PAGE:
A Northwestern University joint initiative of Medill School of Journalism, Media, Integrated Marketing Communications and the Robert R. McCormick School of Engineering & Applied Science. Northwestern University joint initiative of Medill & McCormick School of Engineering.
Blog:javascript

An inside look at The Guardian’s effort to document deaths at the hands of law enforcement in “The Counted”

On Nov. 15, Richard Perkins was fatally shot by officers in Oakland, California. His death marked the 1,000th entry in The Guardian’s The Counted’s database that now includes more than 1,063 names. The project launched June 1, and has quickly won acclaim for its relatively robust law enforcement killings database, which is generated via tips submitted on the Guardian website or on social media. In fact, in October, James Comey, the director of

Resources to build and deploy web applications quickly

Beginner coders often look to learn specific languages, like JavaScript or Ruby on Rails. While this is important to understand concepts like control flow and functions, as learners become more comfortable with these technologies, their focus shifts from tutorials and side projects to designing solutions for real-world problems. These solutions typically include common core features that start to require backend and devops experience: data and user storage, a presentable user interface, and a

What I learned building my first news product, JuxtaposeJS

  Just in time for last week’s Online News Association Conference, Knight Lab announced the launch of JuxtaposeJS, a lightweight, easy-to-use, image comparison tool. Any product launch is exciting and I’m excited to see how journalists use JuxtaposeJS to tell stories. But from a personal perspective JuxtaposeJS is more than just a tool — it’s the first tool I’ve ever built from start to finish. It was also my first major Javascript project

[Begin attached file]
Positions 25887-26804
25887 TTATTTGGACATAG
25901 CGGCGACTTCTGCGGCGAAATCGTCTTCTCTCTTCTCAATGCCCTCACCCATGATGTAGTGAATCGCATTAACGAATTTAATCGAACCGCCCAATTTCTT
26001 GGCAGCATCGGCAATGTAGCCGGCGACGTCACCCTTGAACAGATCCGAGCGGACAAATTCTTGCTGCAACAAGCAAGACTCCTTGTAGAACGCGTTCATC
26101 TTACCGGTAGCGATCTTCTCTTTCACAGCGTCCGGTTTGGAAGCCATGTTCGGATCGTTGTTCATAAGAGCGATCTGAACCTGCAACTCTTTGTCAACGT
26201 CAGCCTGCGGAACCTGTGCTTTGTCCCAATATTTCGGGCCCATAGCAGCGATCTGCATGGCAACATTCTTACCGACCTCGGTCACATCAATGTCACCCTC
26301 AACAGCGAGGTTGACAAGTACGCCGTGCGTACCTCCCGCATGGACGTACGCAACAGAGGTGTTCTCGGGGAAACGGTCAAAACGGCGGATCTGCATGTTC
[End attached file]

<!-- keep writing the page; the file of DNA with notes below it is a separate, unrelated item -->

Introducing JuxtaposeJS, an easy way to compare two frames

We’re pleased to announce JuxtaposeJS, a new Knight Lab tool that helps journalists tell stories by comparing two frames, including photos and gifs. JuxtaposeJS is an adaptable storytelling tool and is ideal for highlighting then/now stories that explain slow changes over time (growth of a city skyline, regrowth of a forest, etc.) or before/after stories that show the impact of single dramatic events (natural disasters, protests, wars, etc.). For example, check out this

Googling for code solutions can be tricky — here’s how to get started

Mad Libs was driving me mad. In order to learn JavaScript earlier this quarter, I set out to build a web application that would mimic a game of Mad Libs and immediately got stuck. The idea was that the game would prompt you to enter a set of random words according to specific parts of speech, and then return to you a story whose blanks had been filled in with those words. Cue

Travis Swicegood on leaving startups for journalism, book publishing, and advice for aspiring hacker journalists

Travis Swicegood

Two weeks ago Travis Swicegood announced he’d taken a job at the Texas Tribune that some of us might’ve assumed he already had: news apps and data editor. After all, Swicegood has been a staple and leader in the news developer community for a few years now, publishing two books, speaking at conferences, and shepherding Armstong, an open-source news platform. All that time he’d been director of technology, responsible for everything from keeping the servers up as Texas Tribune provided one of the few live streams of Texas Sen. Wendy Davis’ 13-hour filibuster to wrangling data for the site’s famous salary database.